Democrats Propose Iraq Pullout by Fall 2008
House Democratic leaders intensified their debate with President Bush over Iraq Thursday as they announced legislation that would pull American combat troops out of Iraq before the fall of 2008.
"Only then can we refocus our military efforts on Afghanistan to the extent that we must," Speaker Nancy Pelosi said. She said the Iraq withdrawal deadline would be attached to legislation providing nearly $100 billion requested by the Bush administration for the Iraq and Afghanistan campaigns and money to expand health care for veterans.
Rep. David R. Obey of Wisconsin, the chairman of the House Appropriations Committee, said the leadership's proposal "will essentially redirect more of our resources to the war against al-Qaida and the Taliban in Afghanistan, fighting the right war in the right place against the people who attacked us and who are giving al-Qaida sanctuary."
But despite the Democrats' advantage in the House (233 seats, to 201 for the Republicans), the leadership's proposal seems to have little chance of advancing, since Republicans are nearly united against it and Democrats are split, with some conservatives saying it goes too far in aiming to wind down the war in Iraq and liberals saying it does not go far enough.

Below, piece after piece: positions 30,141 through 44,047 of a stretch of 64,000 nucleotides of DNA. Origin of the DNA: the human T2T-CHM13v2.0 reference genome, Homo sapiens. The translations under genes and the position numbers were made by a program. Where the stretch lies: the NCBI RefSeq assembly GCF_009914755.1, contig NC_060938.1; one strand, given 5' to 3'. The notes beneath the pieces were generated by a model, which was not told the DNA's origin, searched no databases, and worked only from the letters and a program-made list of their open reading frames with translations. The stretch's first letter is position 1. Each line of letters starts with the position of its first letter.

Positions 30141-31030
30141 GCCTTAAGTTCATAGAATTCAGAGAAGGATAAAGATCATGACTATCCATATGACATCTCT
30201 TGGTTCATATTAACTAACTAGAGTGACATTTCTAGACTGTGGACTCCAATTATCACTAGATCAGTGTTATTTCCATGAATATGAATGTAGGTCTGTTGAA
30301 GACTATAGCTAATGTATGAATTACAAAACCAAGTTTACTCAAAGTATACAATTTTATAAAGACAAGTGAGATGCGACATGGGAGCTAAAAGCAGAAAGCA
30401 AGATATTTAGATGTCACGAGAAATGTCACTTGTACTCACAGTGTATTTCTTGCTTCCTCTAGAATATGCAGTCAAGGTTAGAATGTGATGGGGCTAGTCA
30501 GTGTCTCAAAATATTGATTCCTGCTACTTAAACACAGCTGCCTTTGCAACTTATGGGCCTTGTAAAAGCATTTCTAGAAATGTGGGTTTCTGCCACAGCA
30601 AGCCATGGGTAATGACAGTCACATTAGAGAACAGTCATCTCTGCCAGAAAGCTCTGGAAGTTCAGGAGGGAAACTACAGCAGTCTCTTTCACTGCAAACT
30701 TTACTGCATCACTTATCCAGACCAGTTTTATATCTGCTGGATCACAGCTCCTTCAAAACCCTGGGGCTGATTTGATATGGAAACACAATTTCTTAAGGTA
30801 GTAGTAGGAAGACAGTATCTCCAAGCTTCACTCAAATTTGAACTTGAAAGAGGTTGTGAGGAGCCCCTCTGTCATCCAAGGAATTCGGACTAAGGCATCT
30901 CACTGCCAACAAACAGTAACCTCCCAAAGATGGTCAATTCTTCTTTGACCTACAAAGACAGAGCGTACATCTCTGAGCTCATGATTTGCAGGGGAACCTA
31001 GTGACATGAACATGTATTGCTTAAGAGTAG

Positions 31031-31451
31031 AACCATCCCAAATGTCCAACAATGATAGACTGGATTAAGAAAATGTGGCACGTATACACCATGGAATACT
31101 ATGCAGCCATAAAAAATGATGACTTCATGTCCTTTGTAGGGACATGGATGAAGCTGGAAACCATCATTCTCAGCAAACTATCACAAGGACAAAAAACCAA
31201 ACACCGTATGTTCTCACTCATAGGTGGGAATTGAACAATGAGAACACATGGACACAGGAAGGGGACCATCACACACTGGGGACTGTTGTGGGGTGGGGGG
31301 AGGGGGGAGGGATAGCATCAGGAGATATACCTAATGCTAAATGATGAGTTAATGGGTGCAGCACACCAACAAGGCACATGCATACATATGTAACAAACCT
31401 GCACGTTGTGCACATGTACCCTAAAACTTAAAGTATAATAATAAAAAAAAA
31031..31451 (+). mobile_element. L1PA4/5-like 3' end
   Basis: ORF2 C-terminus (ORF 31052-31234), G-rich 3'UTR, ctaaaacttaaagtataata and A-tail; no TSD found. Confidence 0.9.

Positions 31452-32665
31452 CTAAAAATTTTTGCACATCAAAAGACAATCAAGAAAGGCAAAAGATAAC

Ford to Give Bonuses to All
Ford Motor Co., which had been criticized by union leaders over the prospect of bonuses for management, said on Thursday that all of its employees would receive a "modest" bonus.
Ford is rewarding its workers even though it lost a record $12.7 billion last year and mortgaged most of its assets to make sure it would have enough cash to complete its revamping and cover expected losses from automotive operations.
"Last year, though we fell short of our profit and market share goals, we made significant improvements in quality and cost savings," Ford's chief executive, Alan R. Mulally, told employees in an e-mail message Thursday.
Workers represented by the United Automobile Workers or the Canadian Automobile Workers union will receive $500. Bonuses for other nonmanagement employees range from $300 to $800. Workers in management-level positions will receive "higher, but still modest, awards that will proportionately reflect the metrics that were achieved in 2006," Mulally said.
Europe Divided on How To Fight Global Warming
Divisions over how to fight global warming threatened on Thursday to overshadow a summit meeting aimed at making the European Union the world leader in the battle against climate change.
European leaders are expected to approve plans to cut greenhouse gas emissions by 20 percent by 2020 as part of an effort to reduce the bloc's dependency on oil and gas exports. But governments of the union's 27 member countries are at odds over other issues, including whether renewable energy targets should be binding and whether nuclear energy should be supported.
Speaking before the meeting, which began on Thursday, Chancellor Angela Merkel of Germany, whose country holds the rotating European Union presidency, said the need to use more renewable sources was a matter of urgency. "It's not five minutes to midnight," she said. "It's five minutes after midnight."